Utah’s registry allows parents and others to register email addresses to which minors have "access," and then prohibits emails from being sent from anywhere in the world to those addresses that advertise "harmful matter" or products or services minors cannot purchase.
Emailers can pay a private company to "scrub" their lists at a cost of 1/2 cent for every name on their list, according to the registry’s rules. That company, Unspam Registry Services Inc., is named in the suit.
The FSC contends in a 45-page motion to the U.S. District Court in Salt Lake City that the registry is preempted by the federal Can-Spam Act and that it violates the Commerce Clause of the U.S. Constitution, the 1st Amendment of the Constitution, and Article I, Section 15, of the Utah Constitution.
“The enforcement of CPR would effectively overrule Congress’ decision not to implement a ‘do not email’ registry,” the court filing said. “The public interest strongly favors upholding such explicit congressional intent.”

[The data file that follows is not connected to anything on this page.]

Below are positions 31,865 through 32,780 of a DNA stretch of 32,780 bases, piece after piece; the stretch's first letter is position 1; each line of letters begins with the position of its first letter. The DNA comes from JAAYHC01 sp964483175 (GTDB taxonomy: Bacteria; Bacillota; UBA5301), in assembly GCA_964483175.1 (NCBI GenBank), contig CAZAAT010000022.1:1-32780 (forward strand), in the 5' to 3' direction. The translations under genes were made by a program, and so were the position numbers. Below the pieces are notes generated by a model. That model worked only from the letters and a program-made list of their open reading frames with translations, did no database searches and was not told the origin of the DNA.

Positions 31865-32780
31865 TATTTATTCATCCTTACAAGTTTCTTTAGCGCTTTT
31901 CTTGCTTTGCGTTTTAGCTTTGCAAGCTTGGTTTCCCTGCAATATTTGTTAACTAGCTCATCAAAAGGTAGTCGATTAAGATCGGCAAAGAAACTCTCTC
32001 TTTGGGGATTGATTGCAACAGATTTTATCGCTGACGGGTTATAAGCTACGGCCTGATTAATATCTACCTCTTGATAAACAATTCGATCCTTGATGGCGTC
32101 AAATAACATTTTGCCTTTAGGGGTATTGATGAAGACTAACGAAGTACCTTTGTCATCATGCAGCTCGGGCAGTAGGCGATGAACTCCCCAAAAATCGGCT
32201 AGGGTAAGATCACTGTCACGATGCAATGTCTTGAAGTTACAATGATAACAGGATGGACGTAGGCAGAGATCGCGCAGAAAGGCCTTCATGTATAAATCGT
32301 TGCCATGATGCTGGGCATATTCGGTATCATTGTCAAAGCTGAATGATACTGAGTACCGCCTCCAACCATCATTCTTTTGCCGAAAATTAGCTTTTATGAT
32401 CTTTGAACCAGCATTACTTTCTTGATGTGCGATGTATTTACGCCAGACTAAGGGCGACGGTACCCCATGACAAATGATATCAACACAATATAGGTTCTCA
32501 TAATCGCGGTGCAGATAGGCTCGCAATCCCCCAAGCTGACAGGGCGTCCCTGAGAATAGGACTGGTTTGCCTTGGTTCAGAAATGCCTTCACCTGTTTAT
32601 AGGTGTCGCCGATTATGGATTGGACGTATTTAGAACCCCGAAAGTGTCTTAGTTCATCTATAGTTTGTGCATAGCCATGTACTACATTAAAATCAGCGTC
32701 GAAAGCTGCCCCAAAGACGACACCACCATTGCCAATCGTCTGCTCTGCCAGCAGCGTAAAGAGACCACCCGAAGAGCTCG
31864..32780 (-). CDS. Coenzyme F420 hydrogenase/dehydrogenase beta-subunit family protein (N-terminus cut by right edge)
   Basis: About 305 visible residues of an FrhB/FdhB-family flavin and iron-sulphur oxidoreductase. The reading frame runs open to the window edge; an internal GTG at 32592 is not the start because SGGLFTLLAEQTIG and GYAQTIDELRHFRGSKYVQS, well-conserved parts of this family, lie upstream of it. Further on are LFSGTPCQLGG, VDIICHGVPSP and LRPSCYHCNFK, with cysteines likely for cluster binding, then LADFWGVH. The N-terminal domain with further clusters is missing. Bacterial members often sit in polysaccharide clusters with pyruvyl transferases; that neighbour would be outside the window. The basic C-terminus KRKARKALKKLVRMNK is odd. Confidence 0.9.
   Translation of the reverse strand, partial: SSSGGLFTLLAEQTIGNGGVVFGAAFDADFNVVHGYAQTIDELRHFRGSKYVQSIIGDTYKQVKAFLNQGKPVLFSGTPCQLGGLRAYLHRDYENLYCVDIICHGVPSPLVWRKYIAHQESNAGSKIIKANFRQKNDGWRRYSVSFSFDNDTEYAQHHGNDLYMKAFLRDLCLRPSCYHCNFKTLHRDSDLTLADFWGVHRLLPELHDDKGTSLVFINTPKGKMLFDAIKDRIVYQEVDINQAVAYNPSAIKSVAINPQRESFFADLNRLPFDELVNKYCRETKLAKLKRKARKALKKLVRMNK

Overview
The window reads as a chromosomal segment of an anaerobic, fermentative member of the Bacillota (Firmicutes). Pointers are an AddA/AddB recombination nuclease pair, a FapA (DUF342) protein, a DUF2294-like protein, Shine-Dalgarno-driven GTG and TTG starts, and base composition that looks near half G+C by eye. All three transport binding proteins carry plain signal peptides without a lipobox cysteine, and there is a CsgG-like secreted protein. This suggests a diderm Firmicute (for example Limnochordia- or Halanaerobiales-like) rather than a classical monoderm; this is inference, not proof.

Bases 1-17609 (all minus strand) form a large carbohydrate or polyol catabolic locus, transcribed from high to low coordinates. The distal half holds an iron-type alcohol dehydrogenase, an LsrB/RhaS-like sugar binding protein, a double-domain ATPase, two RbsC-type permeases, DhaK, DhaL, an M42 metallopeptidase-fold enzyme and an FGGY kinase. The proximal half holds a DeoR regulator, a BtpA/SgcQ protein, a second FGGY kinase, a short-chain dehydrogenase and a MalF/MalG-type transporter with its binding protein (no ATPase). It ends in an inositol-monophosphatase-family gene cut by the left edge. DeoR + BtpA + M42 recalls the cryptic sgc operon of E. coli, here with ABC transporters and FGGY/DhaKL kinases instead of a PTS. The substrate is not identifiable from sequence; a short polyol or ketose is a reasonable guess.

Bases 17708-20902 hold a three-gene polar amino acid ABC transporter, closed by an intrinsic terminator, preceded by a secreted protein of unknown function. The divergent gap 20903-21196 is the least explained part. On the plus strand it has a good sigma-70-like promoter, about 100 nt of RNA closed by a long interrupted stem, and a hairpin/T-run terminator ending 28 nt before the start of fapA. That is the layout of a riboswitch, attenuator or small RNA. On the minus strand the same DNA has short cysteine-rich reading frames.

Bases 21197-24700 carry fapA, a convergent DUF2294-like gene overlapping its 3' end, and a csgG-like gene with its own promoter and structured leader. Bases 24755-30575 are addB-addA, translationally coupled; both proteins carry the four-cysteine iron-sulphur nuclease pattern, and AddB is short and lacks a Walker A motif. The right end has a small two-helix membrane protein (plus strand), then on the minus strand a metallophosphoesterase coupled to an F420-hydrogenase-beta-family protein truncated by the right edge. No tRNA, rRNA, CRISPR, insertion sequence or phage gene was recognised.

The FSC also said in the suit that the registry constitutes an impermissible prior restraint, violates the expressive privacy of members and imposes an unconstitutional burden on protected expression, among other arguments.
“The effort to enjoin Utah's CPR is an important part of FSC’s litigation strategy to challenge oppressive statutes which not only burden lawful expression and commerce, but in this case actually expose minors to unwanted intrusion by creating a convenient registry which the Federal Trade Commission believes can be easily hacked,” FCS Board Chair Jeffrey Douglas said.
FSC attorneys are seeking preliminary injunction enjoining Utah Attorney General Mark Shurtleff from enforcing any of the provisions contained in the act.
The FSC’s motion is supported by the American Advertising Federation, the American Association of Advertising Agencies, the Association of National Advertisers Inc., the Email Service Provider Coalition, Electronic Frontier Foundation and the Center for Democracy and Technology.
The case is Free Speech Coalition vs. Shurtleff, No. 2:05-cv-00949.